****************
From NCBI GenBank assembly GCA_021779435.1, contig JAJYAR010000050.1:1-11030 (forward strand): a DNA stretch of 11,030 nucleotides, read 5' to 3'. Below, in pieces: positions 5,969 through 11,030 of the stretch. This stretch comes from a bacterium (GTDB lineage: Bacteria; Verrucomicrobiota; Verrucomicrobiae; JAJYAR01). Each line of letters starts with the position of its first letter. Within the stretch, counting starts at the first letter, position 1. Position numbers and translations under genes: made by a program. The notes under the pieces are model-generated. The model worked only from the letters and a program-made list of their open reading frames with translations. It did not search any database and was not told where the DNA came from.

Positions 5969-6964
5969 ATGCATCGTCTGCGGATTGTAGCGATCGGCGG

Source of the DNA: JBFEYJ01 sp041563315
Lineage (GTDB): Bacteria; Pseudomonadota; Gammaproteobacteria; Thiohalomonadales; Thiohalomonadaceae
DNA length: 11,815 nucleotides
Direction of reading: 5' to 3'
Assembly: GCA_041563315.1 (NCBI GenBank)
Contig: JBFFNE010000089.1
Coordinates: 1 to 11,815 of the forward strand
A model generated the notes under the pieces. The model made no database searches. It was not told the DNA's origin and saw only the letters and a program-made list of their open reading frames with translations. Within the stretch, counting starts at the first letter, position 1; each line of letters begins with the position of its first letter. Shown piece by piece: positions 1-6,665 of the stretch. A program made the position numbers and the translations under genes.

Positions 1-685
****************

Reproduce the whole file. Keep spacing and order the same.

From NCBI GenBank assembly GCA_021779435.1, contig JAJYAR010000050.1:1-11030 (forward strand): a DNA stretch of 11,030 nucleotides, read 5' to 3'. Below, in pieces: positions 5,969 through 11,030 of the stretch. This stretch comes from a bacterium (GTDB lineage: Bacteria; Verrucomicrobiota; Verrucomicrobiae; JAJYAR01). Each line of letters starts with the position of its first letter. Within the stretch, counting starts at the first letter, position 1. Position numbers and translations under genes: made by a program. The notes under the pieces are model-generated. The model worked only from the letters and a program-made list of their open reading frames with translations. It did not search any database and was not told where the DNA came from.

Positions 5969-6964
5969 ATGCATCGTCTGCGGATTGTAGCGATCGGCGG

Source of the DNA: JBFEYJ01 sp041563315
Lineage (GTDB): Bacteria; Pseudomonadota; Gammaproteobacteria; Thiohalomonadales; Thiohalomonadaceae
DNA length: 11,815 nucleotides
Direction of reading: 5' to 3'
Assembly: GCA_041563315.1 (NCBI GenBank)
Contig: JBFFNE010000089.1
Coordinates: 1 to 11,815 of the forward strand
A model generated the notes under the pieces. The model made no database searches. It was not told the DNA's origin and saw only the letters and a program-made list of their open reading frames with translations. Within the stretch, counting starts at the first letter, position 1; each line of letters begins with the position of its first letter. Shown piece by piece: positions 1-6,665 of the stretch. A program made the position numbers and the translations under genes.

Positions 1-685